Maude’s Journey through Tuscany Italy
Riding barebacked, jockeys atop horses teemed around the Piazza del Campo in our Tuscan basecamp as we descended upon Siena. It was an exciting day to arrive in the walled city, as August 16 marks the Palio di Siena, a horse race held twice a year. Remorex, a nine-year old mare, who threw his rider called “Tittia” halfway through the race while rounding a curve, moved from fourth place to first on the inside track during the final seconds. It was the second time this horse won the race – riderless. It had us wonder, was this foreshadowing of our research ahead?
Among the throngs of revelers pridefully adorned in their district colors following the race, we took refuge from a day a travel for a recuperative dinner at La Taverna di San Giuseppe, complete with an introduction of iconic dishes of ribollita, wild boar ragu, and bistecca alla Fiorentina. The following morning, we embarked on a loop from Siena to Prato, Pistoria, Lucca, and Liverno. A quick stop at a horse butcher following the previous day’s festivities, confirmed the unlikely probability of an equine course on the fall menu. Lunch at Ristorante Giglio, manned by a third generation of three chefs, served as a guide to contemporizing classic dishes for a modern palate. Driving down the coast past a fish market and through Livorna, where the cuisine is heavily influenced by its Jewish descendants, brought us back to our temporary medieval Italian home. Sunday was spent in the Tuscan capital of Florence. With meals at Cibreo and Bottega del 30 as well as our fair share of gelato, we were struck by the act of chef serving equally as maître d, communing with guests and fashioning meals to suit our preferences and appetites.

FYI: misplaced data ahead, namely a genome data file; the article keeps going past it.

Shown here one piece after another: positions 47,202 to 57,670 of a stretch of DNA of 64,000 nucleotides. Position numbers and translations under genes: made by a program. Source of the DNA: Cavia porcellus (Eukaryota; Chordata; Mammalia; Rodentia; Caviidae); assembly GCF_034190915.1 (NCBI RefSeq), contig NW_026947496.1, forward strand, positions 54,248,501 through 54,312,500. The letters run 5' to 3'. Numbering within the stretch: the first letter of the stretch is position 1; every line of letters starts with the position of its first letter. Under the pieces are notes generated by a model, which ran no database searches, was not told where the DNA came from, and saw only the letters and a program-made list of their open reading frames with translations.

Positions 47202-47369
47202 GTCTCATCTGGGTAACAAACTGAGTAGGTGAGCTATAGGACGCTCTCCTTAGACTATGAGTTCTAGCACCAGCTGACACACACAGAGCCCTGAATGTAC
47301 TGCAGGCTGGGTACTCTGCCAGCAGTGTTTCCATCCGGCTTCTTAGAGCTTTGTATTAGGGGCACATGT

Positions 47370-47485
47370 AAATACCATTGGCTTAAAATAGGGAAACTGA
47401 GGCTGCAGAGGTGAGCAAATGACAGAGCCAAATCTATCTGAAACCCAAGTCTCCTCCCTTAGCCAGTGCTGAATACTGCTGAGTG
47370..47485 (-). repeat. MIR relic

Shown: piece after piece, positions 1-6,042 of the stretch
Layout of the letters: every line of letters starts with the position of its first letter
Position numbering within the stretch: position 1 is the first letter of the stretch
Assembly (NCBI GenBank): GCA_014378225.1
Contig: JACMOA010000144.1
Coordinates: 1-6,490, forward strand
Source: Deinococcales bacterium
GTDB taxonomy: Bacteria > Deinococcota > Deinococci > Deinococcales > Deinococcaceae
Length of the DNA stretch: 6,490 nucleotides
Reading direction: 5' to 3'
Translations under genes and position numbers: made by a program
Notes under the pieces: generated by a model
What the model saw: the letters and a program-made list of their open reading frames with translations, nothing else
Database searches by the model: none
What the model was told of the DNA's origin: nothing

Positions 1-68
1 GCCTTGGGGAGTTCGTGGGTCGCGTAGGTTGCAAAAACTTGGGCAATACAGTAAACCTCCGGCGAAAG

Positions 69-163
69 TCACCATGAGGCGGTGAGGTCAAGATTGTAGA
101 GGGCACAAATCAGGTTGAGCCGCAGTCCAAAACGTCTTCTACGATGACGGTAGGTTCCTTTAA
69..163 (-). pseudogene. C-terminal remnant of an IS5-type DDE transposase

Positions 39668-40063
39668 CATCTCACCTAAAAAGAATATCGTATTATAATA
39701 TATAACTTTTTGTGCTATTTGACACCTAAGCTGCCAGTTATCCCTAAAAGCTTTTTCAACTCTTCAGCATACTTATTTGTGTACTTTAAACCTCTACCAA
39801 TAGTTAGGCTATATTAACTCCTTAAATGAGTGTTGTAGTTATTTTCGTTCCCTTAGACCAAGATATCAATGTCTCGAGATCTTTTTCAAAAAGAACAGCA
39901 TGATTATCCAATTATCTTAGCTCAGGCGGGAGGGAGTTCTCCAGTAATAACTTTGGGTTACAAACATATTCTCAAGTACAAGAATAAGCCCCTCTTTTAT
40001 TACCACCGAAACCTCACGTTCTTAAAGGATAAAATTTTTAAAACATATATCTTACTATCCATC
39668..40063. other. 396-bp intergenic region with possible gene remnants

The following day was spent at Poggio Etrusco with chef and cookbook author, Pamela Shelton Johns, in her farmhouse just outside of Siena with views of the ancient towers of the historic areas of Montepulciano and Chianciano Terme. Amongst her fig trees and garden, our culinary tutorial included handmade pastas including pici, the local specialty, and a boar ragu. Headed back to Siena later in the afternoon, we happened upon Antonio at Di Miccoli, an old school butcher with a high-tech charcuterie room who was all heart. Tuesday ushered in a full day of wine tasting starting with a visit to La Gerla which lies on the Montalcino hill and specializes in modern, bold, and fruit-forward Brunello di Montalcino and Rosso de Montalcino. The vines of Le Ragnaie enjoy the highest elevation of any vineyard in Montalcino. Winemaker Riccardo Campinoti ages in Slovenian and Allier oak barrels. Avant-garde meets slow food tradition at Silene, where dinner was prepared by Roberto and Lella, who have cooked side by side for the last twenty years.
Our final day in Tuscany included visits to Monteraponi - a winery where a natural amphitheater of vines and olive trees is sheltered from the north winds, Fontodi in the heart of Chianti Classico – where the white cows of Tuscany, Chianina, are used to fertilize the vineyards, and finally to Istine, an up-and-coming family producer housed in a converted stable, who specializes Chianti Classico and also produces a serious vermouth.